Lack of Info Keeps Britons in the Dark About Renewables' Benefits

Lack of Info Keeps Britons in the Dark About Renewables' Benefits

Rooftop solar panel image CC-license by joncallas/Flickr

 Many United Kingdom residents are interested in adding solar panels and other energy-generating technologies to their homes, but many are also unaware of the cost savings and government incentives related to renewable energy.

In a study of 2,000 British residents, consultancy Gemserv found that 61 percent would consider installing at their home solar photovoltaic panels, air source heat pumps, biomass-fueled heating and, for those with access to flowing water, hydroelectricity setups.

However, about a third weren't sure about how much money they could save or earn from generating their own energy, and 65 percent weren't aware of the government's feed-in tariff program.

Started in April last year, the feed-in tariff program requires energy suppliers to pay households and communities that generate their own electricity from renewable sources. Residents are paid both for energy they generate and consume, and extra energy they generate and sell into the grid.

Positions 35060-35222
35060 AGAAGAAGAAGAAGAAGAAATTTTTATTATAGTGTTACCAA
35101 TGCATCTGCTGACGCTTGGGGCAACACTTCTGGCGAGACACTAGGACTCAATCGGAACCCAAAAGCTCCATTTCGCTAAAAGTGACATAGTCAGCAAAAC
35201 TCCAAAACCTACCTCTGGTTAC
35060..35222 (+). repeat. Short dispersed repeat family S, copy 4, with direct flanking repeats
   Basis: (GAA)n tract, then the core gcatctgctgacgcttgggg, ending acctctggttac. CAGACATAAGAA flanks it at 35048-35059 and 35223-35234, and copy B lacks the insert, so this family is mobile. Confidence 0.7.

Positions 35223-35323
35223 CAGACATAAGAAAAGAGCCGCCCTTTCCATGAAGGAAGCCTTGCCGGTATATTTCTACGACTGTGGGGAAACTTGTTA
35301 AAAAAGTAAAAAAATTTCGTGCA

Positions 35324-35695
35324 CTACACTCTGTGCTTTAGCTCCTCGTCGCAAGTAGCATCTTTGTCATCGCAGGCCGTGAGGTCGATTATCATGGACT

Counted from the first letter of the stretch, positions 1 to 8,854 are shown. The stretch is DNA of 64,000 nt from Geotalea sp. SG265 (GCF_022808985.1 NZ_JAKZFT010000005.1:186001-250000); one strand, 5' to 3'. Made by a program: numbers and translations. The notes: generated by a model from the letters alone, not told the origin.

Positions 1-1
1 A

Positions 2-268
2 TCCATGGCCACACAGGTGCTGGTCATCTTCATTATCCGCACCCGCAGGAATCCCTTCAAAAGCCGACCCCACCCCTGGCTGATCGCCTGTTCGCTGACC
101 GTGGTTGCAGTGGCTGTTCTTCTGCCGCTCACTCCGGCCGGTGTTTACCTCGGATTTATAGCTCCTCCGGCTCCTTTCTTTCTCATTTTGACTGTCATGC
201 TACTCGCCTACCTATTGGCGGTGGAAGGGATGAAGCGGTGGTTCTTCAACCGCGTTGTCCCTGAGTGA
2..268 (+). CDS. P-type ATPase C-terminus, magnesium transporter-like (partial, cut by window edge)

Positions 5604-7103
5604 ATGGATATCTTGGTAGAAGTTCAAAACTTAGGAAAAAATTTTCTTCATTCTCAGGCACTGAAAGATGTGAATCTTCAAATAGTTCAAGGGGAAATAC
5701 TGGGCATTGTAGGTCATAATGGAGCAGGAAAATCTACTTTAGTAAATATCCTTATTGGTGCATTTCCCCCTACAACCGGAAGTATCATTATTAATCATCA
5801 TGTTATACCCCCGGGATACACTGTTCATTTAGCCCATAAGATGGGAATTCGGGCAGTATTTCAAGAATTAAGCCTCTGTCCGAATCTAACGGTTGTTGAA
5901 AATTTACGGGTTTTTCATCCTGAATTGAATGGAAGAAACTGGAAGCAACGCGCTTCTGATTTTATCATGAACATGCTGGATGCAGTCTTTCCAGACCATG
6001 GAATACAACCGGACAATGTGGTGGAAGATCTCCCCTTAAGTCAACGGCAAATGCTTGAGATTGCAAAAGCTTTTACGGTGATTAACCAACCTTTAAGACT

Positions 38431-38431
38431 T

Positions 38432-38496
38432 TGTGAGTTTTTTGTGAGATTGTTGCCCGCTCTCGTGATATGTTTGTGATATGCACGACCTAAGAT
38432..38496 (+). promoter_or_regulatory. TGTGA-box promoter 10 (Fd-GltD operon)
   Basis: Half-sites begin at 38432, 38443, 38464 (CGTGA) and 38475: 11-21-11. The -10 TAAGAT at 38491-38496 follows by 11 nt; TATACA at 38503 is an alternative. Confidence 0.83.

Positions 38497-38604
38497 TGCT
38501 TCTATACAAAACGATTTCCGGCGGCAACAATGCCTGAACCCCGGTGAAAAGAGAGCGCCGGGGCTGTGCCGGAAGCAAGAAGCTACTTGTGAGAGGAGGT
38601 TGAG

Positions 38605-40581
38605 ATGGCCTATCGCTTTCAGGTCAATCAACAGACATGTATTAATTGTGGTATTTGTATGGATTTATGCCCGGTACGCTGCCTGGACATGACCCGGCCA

While that sounds like a problem for the government to deal with by better promoting its incentives, it also offers businesses that sell renewables and other energy-generating systems an idea of how they can gain new customers. 

Companies need to make the possible savings clear and easy for people to understand or calculate, and should relay information about government programs and other incentives that can bring the cost of purchases down or provide ongoing funds, like the feed-in tariff.

Another program that Gemserv found residents are misinformed about is the government's Green Deal. Fifty-four percent of those surveyed didn't know that the Green Deal is related to energy efficiency. The Green Deal includes programs in which residents and businesses can have energy efficiency improvements made for no upfront cost, and pay them off in installments through energy bills.

Fourteen percent of residents instead thought the program was focused on protecting forests, and 9 percent thought it was aimed at increasing the use of hybrid vehicles.

 

Rooftop solar panel image CC-license by joncallas/Flickr